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Monday, January 4, 2010

As expected, the unexpected happens in council presidency pick

Posted By on Mon, Jan 4, 2010 at 12:22 PM

By now you've heard the news that Darlene Harris has been selected as city council's new president, by a vote of 5-4. She won with the support of the Bill Peduto faction: Bruce Kraus, Peduto, former President Doug Shields and newcomer Natalia Rudiak. 

Harris, who has voted with the mayor far more often than not, was clearly not the Peduto crowd's first choice. But she was the only weak vote in the faction lining up behind Theresa Kail-Smith. More importantly, after being selected, Harris gave key committee spots to those who'd supported her. Bill Peduto will continue as finance chair, while Bruce Kraus will shift from Public Safety to Public Works. (Kraus assures me that he wanted the new post: "An interior decorator with a work crew? Helll-oooooo! We're going to make this city look incredible!") Shields takes over the Land Use/Development spot, while Rudiak got General Services. 

"Sometimes you have to give away the crown to save the kingdom," Peduto explained after the vote. Council insiders say that it became clear last night and early this morning that Harris -- who'd long expressed interest in the presidency, but couldn't put together any votes until 24 hours ago -- would only join them in voting for herself. And that was the only way to prevent Kail-Smith, the mayor's choice, from taking the post.

Harris did have kind words for Kail-Smith, and made her the Public Safety chair. Kail-Smith was also chosen unanimously as president pro tempore. But that was a rare moment of harmony today.

It was clear before the meeting began that Harris had the votes she needed, but Patrick Dowd nominated Kail Smith anyway, with Ricky Burgess seconding. Peduto had already nominated Harris first, and the 5-4 vote in her favor made the Kail-Smith nomination moot. Some Harris backers are already seeing that as a lack of class.

Meanwhile, the loneliest person in the room was Robert Daniel Lavelle, who surprised everyone by lining up against Peduto weeks ago -- even though Peduto helped Lavelle get elected. Lavelle sat wedged between Peduto and Shields; neither spoke a word to him as far as I could see.

In fact, I watched Lavelle and Peduto for the better part of the hour-long gathering. They applauded each other's swearing-in politely, but I didn't see them exchange a word with each other -- or even make eye contact -- a single time. When Lavelle returned from his swearing in, for example, Peduto began looking down and adjusting his cuffs. (Peduto's conversation with Rudiak, who sat on his other side, was much more animated.)

Fans of such detail may be interested to note that when Harris was sworn in as president, she called for a Bible. Peduto loaned her his -- which had belonged to his late brother. But you can only read so much into these metaphors: Shortly afterward, Harris nearly forgot to call Peduto up for a ritual speech, and she initially didn't identify his committee post by name either.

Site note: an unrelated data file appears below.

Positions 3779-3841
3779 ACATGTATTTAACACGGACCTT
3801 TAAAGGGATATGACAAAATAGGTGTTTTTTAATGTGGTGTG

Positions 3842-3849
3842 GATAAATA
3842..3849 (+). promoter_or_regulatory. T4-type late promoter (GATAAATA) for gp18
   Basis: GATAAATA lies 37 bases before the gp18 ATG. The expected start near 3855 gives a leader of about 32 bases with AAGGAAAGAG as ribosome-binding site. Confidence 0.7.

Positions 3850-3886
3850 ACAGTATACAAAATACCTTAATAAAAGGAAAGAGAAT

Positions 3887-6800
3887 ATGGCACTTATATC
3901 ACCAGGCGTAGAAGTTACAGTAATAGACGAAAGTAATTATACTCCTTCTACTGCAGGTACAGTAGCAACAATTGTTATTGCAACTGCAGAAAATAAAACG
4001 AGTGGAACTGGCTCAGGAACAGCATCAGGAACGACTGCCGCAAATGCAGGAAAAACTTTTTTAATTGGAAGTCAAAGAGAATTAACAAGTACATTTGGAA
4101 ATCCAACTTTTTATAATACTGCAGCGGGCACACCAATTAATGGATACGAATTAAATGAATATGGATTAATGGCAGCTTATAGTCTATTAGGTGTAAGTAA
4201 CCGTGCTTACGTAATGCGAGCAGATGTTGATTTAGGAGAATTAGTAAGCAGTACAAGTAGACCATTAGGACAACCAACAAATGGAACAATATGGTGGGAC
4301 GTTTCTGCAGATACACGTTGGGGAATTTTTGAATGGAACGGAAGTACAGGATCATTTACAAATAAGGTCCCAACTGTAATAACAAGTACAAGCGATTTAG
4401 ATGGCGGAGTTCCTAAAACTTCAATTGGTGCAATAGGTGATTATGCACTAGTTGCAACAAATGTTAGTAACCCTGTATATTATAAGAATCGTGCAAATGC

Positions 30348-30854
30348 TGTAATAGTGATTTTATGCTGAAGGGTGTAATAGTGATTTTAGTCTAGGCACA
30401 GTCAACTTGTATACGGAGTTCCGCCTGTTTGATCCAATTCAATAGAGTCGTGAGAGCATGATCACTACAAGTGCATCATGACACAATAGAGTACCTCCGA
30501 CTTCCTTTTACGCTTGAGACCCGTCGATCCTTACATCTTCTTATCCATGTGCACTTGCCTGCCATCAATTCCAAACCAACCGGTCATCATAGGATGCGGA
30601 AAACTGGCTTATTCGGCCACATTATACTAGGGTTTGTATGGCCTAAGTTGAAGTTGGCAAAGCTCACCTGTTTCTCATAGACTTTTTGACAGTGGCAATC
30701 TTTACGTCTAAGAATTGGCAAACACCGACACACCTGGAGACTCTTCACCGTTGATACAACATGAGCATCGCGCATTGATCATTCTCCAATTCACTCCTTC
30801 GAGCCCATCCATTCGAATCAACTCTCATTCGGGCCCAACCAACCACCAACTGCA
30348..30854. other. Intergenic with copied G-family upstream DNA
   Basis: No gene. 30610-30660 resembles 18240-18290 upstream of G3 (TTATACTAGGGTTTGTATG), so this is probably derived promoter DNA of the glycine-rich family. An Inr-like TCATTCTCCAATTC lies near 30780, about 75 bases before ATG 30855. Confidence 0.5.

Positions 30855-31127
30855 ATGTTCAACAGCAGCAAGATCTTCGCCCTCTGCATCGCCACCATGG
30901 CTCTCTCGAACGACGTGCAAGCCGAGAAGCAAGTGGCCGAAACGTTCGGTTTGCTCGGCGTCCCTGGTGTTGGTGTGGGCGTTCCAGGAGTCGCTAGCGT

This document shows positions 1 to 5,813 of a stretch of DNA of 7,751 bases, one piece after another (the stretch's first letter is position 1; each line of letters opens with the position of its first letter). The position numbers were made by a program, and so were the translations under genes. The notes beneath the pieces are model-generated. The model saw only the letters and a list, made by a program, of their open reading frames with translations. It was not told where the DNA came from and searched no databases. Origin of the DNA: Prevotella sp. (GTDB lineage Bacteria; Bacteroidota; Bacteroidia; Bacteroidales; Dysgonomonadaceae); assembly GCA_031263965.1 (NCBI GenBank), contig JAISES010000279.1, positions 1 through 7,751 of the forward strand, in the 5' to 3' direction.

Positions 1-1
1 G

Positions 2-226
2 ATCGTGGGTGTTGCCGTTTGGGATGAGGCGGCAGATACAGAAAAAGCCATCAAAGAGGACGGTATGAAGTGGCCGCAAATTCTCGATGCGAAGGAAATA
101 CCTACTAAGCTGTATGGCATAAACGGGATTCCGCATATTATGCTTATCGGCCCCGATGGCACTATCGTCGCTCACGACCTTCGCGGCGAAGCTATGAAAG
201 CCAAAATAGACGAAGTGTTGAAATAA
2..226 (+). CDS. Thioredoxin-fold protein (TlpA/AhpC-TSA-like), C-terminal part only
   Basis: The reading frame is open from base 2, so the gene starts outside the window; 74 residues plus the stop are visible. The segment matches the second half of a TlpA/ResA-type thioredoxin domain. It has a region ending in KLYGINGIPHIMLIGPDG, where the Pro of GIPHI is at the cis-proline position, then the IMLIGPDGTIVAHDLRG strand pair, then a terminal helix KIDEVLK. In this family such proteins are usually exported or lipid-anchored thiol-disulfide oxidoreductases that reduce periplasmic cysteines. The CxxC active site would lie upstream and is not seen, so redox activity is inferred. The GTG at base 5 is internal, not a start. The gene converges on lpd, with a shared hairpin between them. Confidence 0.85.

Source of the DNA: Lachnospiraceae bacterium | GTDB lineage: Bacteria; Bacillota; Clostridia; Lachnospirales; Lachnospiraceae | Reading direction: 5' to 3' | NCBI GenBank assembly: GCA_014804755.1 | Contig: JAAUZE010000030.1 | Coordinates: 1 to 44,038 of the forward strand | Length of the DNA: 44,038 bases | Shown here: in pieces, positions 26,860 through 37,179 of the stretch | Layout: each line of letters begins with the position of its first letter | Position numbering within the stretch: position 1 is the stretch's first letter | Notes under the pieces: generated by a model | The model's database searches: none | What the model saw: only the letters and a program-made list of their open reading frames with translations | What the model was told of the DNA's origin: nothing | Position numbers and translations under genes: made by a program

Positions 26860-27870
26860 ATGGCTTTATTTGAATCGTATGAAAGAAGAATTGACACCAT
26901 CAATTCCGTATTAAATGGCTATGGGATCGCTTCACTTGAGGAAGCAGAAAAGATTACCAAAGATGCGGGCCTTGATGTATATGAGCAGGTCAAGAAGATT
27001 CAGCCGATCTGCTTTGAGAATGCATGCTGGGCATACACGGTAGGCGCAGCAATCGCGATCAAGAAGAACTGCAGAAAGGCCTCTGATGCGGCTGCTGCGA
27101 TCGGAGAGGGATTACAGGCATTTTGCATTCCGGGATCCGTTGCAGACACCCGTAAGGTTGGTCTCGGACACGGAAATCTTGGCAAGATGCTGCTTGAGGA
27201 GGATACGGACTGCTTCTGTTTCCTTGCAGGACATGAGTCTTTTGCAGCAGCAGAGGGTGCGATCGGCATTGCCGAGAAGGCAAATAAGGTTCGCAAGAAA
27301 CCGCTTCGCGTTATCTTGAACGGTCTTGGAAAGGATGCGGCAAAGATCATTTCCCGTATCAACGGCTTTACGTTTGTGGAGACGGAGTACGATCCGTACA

So how to score this? For starters, it's a loss for all the pundits, including me, who saw the likely choice as being Peduto, or Kail-Smith, or Kraus, or ... well, as almost anyone other than Harris. 

Beyond that, it's a win -- on points -- for the Peduto faction. Peduto had no hope of getting a fifth vote on his own, and making Harris president was the only viable option. But Peduto's camp says the committee appointments are vital. (Harris has not named committee posts for any of the dissenting faction except Kail-Smith.)

They also point out that, while Harris has generally been aligned with the mayor, she does sometimes get her back up on an issue. She did, for example, cast a vote to subpoena Mayor Ravenstahl to appear before council on budgetary matters.

And, let's face it: Some of this is about putting the screws to Lavelle, who several councilors feel betrayed by, and Dowd. Harris and Dowd are long-time rivals, dating back to when Dowd bested Harris in a school-board race years abck.

After the meeting, Harris reiterated a public plea that councilors put aside their divisions and work with each other -- and the mayor. She acknowledged that Ravenstahl's 11th-hour veto of prevailing wage legislation -- legislation she supported -- "surprised" her ... and said that if the measure comes up again, she'll support it.  But she also added that despite such past issues, "From today on, I think we can work together." 

How would she square that with the fact that she gave plum committee spots to people in one camp, while leaving folks in the other camp guessing? "I'm sure some councilors are concerned, but unfortunately you can only talk to so many people at one time," she said.

In any case, there's a chance that Kail-Smith may handle the gavel soon enough. In addition to everything else that's gone right for Harris this week, she's expecting the birth of her first grandchild on Wednesday -- which is also her birthday.

"I might not be able to make it to work that day," she told me. 

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